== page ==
Clayton King called for those in ministry to heed the example of Elijah in 1 Kings 19 when ministry becomes inundating

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By Michael McEwen

Clayton King called for those in ministry to heed the example of Elijah in 1 Kings 19 when ministry becomes inundating. 

King is the founder and president of Crossroads Worldwide and teaching pastor at NewSpring Church in Anderson, South Carolina. Preaching since the age of fourteen at prisons and churches, King spoke to the attendees of chapel on Thursday at Southeastern Seminary.

First giving thanks to the many friends in chapel who had influenced him, King then asked for the visitors, students, faculty, and staff to open their Bibles to 1 Kings 19 to hear the Word of the Lord. Focusing particularly upon the first nine verses of the chapter, King’s message was entitled, “When you want to quit.”

He opened, “If you’re not wanting to quit on a regular basis, you’re not in ministry.” King commented on the serious and burdensome matters of a holistic ministry. Those who are doing the ministry of Christ, said King, will become overwhelmed and dispirited in kingdom work. The inevitable temptation for pastors, leaders, or members partaking in the ministry is to give up and quit, but Elijah’s example, King assured, is to inform leaders and members alike of the great hardships and responsibilities in ministry.

After contextualizing 1 Kings 19 with Elijah’s recent battle with the priests of Baal (in 1 Kings 18), King noted, “It is a heavy burden to preach the gospel to all peoples. When you want to quit, my first point comes from Elijah himself: we must get away.” Illustrating this point from verses two to three, King said, “Sometimes we just have to get away from our circumstances. People will suck your soul dry, and that’s okay as long as you pace yourself. Getting away is a spiritual discipline.”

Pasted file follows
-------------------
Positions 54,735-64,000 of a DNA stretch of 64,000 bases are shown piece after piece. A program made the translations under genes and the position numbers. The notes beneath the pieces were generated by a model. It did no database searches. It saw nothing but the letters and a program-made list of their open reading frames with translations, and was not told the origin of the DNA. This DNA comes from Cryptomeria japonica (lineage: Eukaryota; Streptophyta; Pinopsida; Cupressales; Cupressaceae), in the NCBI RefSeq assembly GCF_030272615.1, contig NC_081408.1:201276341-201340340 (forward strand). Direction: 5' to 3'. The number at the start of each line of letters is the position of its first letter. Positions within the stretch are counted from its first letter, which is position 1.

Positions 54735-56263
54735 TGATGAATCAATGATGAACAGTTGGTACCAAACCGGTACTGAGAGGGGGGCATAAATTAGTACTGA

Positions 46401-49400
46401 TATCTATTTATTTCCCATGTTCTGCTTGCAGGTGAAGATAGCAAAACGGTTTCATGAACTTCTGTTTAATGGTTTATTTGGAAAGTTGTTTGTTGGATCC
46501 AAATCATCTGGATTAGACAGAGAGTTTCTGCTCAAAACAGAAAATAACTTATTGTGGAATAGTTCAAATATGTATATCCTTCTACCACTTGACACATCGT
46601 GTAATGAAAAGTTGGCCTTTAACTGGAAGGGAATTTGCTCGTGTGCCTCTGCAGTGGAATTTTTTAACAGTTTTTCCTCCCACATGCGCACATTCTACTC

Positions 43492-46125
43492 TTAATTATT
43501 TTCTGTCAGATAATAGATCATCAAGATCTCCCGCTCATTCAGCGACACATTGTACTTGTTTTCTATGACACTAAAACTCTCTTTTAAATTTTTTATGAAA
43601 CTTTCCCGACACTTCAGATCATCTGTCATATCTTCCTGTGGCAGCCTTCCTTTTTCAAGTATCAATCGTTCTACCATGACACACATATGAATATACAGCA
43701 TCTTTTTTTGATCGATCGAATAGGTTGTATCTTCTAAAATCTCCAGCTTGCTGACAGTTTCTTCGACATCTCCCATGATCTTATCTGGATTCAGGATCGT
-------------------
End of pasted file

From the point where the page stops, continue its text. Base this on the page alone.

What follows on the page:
Similar to the discipline of getting away, King observed that those in ministry must also be willing to get alone. “I think,” King said, “one of the reasons why we’re commonly afraid of being alone today is because we might be afraid of what God would say to us while we’re alone.”

King noted that while one is alone before the omniscient God he or she must also be willing to be honest before the God who knows all things. “God already knows your situation,” King said to the chapel, “so we must take time to acknowledge where we are, but also we must find rest while we’re away and alone.” Gleaning these matters from verses five and six, King invited the attendees to honestly seek the Christ who has loved the world through his life and death, and truly rest in him to build the kingdom.

King concluded his message with an invitation to seek the great rest and finished work of Christ, who feeds and nourishes the ministry of the church: “Once we rest in our Savior and his work we will be called to get up by him, like Elijah in verses seven to eight. We will be told, after our rest, to arise from the food God has provided and finish the ministry he has called us to.”

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